Nowadays there's such a diverse range of lures to use when it comes to catching big reds that sometimes it can become perplexing trying to settle on a particular style/weight to tie on.
Many of my lure selections for snapper are guided by the amount of tide running (or not running) and other factors such as water depth, and drift speed (if applicable). Much of the success of catching snapper on lures consistently is simply presenting your lure in the right areas for long enough for it to be seen and eaten.
- During periods of super-strong tidal flow well-weighted lure options such as Bottom Ship jigs, Lucanus jigs and the heaviest of jigheads on your soft plastics will be needed to keep in touch with the bottom and give you adequate bite detection. The Bottom Ship for instance actually excels in these conditions, and with its rapid sink profile it's a perfect choice for fast water, with the squid skirt regularly enticing a strike even when the lure is fished near-static on the bottom.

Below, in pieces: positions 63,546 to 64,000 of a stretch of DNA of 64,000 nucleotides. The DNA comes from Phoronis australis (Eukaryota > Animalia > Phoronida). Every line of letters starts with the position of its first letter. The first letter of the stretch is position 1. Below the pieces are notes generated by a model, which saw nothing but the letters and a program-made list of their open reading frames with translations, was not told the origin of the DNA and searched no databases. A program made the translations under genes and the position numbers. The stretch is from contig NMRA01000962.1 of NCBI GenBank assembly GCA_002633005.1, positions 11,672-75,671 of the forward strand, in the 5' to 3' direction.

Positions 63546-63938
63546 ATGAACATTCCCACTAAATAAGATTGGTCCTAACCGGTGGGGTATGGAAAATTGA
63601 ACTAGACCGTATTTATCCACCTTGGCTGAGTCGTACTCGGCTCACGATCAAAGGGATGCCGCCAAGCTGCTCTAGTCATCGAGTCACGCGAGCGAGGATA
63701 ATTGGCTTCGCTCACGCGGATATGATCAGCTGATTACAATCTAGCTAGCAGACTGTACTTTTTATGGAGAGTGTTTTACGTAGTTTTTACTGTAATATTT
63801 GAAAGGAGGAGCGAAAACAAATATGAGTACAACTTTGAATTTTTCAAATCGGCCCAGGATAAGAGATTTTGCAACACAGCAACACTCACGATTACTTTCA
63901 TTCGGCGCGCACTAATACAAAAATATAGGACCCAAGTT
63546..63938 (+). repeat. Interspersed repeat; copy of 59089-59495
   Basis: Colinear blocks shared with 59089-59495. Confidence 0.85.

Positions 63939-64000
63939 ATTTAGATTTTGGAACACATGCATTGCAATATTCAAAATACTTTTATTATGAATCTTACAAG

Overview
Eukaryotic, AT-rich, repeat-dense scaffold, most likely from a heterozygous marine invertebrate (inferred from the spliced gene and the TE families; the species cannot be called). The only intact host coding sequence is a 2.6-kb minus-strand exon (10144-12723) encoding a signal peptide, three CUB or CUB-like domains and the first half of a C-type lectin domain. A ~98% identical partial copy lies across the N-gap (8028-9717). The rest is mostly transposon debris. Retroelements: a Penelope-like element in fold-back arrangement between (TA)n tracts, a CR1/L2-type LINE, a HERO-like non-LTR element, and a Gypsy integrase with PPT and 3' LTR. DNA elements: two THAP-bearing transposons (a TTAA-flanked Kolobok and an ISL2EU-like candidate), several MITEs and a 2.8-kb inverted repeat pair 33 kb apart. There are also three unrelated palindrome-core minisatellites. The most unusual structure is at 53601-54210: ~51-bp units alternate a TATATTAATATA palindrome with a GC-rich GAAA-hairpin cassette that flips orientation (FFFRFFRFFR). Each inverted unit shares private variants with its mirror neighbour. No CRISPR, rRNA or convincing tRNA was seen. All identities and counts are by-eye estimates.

- When water flow backs off this is the time to be looking to use soft plastics, smaller micro jigs and downsize your Lucanus and Bottom Ship jigs to the smallest and lightest options you can comfortably reach the fish with. Snapper in slow water can become fussy biters and have more time to scrutinise offerings, so keeping your presentations on the stealthy side will payoff, however also remain practical and ensure you're spending maximum time in the feeding zone.
- With lure weights we can go right up to several ounces if needed when the tide is cranking, down to a measly 20-30 grams or so. Pack plenty of ammo and let commonsense prevail and I'm sure you'll deck plenty!